According to a message that began cirulating back in 2007, a scientific study found potentially dangerous bacteria in lemon wedges included with drinks ordered in 21 different restaurants.
The information circulates via email and has also been posted to various blogs, online forums and other websites.
The study mentioned in the message is genuine. It was conducted in 2007 by Anne LaGrange Loving, Assistant Professor of Science at Passaic County Community College. It is a common practise for restaurant staff to include a slice of lemon on the rim of a glass or in the drink itself. Staff often include the lemon slice as a matter of course, even if the patron did not specifically request it. The purpose of the study was to determine if these lemon slices contained microbial contamination that could be inadvertently consumed by patrons.
In order to conduct the study, a total of 76 lemon samples were collected from 21 restaurants during 43 separate visits. Water and soda were the only drinks used in the study. Each sample was collected as soon as the drink was served and without the knowledge of restaurant staff. The collector took the sample using a collection swab without actually touching the lemon slice and before consuming any of the drink.
The collected samples were then cultured in the laboratory. Results revealed that 69.7 percent of the cultured samples showed microbial growth in the lemon’s rind, flesh, or both. The microbes found in the lemon slices all have the potential to cause infectious diseases in humans.Thus, the warning message is basically factual. The lemon wedge in your restaurant drink may well contain potentially harmful bacteria. That said, however, the study acknowledges that it did not attempt to determine the actual likelihood of people falling ill as a result of contaminated lemon slices. It notes that an “extensive search of the literature yielded no reported outbreaks or illnesses attributed to lemon slices in beverages”.
The warning message implies that the microbial contamination in lemon slices is the result of poor hygiene standards by restaurant staff. However, the study itself states that it could not definitively identify the actual origin of the microbial contamination. Bacteria may indeed have been transferred from the fingertips of restaurant staff during drink preparation. On the other hand, contamination could also have occurred before the lemons arrived at the restaurant or even as a result of airborne spores settling on the lemons or implements used to prepare them.
The findings of this study show that potentially harmful microorganisms can definitely survive on lemon slices and restaurant patrons should certainly be aware of this fact. However, the study was unable to establish how much of a threat such contamination actually poses to patrons and suggests that further research into the issue may be warranted.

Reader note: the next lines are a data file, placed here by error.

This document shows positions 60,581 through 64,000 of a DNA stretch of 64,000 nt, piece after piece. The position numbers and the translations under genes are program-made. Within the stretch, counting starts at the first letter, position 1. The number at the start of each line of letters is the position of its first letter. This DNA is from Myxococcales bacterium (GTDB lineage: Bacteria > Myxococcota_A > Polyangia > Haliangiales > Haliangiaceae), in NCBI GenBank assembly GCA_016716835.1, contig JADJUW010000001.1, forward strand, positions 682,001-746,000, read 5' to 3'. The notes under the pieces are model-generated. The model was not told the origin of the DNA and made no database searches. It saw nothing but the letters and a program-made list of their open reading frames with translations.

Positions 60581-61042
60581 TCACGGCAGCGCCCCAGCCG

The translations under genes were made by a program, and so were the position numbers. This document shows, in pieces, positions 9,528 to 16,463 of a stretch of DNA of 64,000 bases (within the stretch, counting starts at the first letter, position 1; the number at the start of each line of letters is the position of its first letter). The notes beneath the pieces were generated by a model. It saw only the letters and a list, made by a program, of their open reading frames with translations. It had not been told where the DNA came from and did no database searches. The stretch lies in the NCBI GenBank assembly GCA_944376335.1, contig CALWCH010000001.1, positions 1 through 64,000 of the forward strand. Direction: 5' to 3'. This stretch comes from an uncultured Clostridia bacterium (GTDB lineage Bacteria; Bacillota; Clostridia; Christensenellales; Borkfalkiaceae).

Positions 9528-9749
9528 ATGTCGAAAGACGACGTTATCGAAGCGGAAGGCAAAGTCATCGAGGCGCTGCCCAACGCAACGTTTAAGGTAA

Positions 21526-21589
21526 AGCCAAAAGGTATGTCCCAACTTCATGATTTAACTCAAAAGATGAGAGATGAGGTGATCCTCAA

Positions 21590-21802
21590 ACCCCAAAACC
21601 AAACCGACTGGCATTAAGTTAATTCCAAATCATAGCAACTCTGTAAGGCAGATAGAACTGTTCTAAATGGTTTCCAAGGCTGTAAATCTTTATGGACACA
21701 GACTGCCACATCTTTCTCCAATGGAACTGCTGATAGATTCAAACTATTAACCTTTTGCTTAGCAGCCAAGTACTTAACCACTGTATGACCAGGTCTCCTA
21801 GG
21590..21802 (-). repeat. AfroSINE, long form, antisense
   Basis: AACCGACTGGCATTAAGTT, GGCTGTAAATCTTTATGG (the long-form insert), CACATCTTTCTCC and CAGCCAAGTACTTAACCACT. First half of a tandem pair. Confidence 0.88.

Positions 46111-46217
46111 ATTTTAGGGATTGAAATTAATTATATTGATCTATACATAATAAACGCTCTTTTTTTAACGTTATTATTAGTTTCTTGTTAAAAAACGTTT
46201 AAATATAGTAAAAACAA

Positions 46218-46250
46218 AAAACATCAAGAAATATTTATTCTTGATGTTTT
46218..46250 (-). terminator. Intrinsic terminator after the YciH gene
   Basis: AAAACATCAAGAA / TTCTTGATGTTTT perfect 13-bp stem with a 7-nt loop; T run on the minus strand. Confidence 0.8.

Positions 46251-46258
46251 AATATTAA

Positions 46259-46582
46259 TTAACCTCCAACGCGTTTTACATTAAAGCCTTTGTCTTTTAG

Furthermore, it seems reasonable to suspect that, not only lemons, but other drink garnishes such as limes, cherries or olives might also have the potential to be contaminated. And, of course, if restaurant workers fail to maintain high standards of hygiene, bacterial contamination of the meal that accompanies your lemon-garnished drink could occur. As stated earlier, there are as yet no reports of illness caused by contaminated lemon slices. However, outbreaks of disease caused by contaminated restaurant meals are well documented and not uncommon.
An example of the warning message:
Subject: Harmful bacteria on lemon slices used in restaurants Interesting...and worth reading. Restaurant Lemons Are Loaded With Germs Beware of the lemon in your drink. It could make you sick. When restaurant workers place a lemon wedge on your glass of water, tea, or soda, they are apparently spiking your drink with germs. A new study by a New Jersey microbiologist found nasty bacteria on two-thirds of the lemons that were tested from 21 restaurants. It was gross, said Anne LaGrange Loving, assistant science professor at Passaic County Community College. Loving decided to do the study after noticing a waitress with dirty fingernails delivering a drink to a table. They put lemon in my Diet Coke, I didn't ask for it, and so I decided to do a study. Loving and her team swabbed for bacteria as soon as drinks hit the table at restaurants all around Paterson, New Jersey. You would think they had dipped the lemons in raw meat, she said, referring to the high levels of bacteria that she found. The swabs of lemon wedges revealed everything from high counts of fecal bacteria to a couple of dozen other microorganisms -- most of which can make you sick. They found bacteria on the rind and on the flesh of the lemons. Health laws require lemons to be handled with gloves or tongs. But its common practice for waiters and waitresses to simply pop the little lemon wedge onto a drinking glass with their bare hands. If an employee's hands aren't clean, however, then touching the lemons is likely to contaminate them with bacteria according to Loving. This is not the first time that Anne Loving has gone looking for bacteria in unusual places. She did a study several years ago and found bacteria on communion cups. You'd just have to know me, she laughed. I'm a germ freak. But, Loving says, the results of the study point to a significant problem. People need to know that the lemons have bacteria on them that can make them sick.
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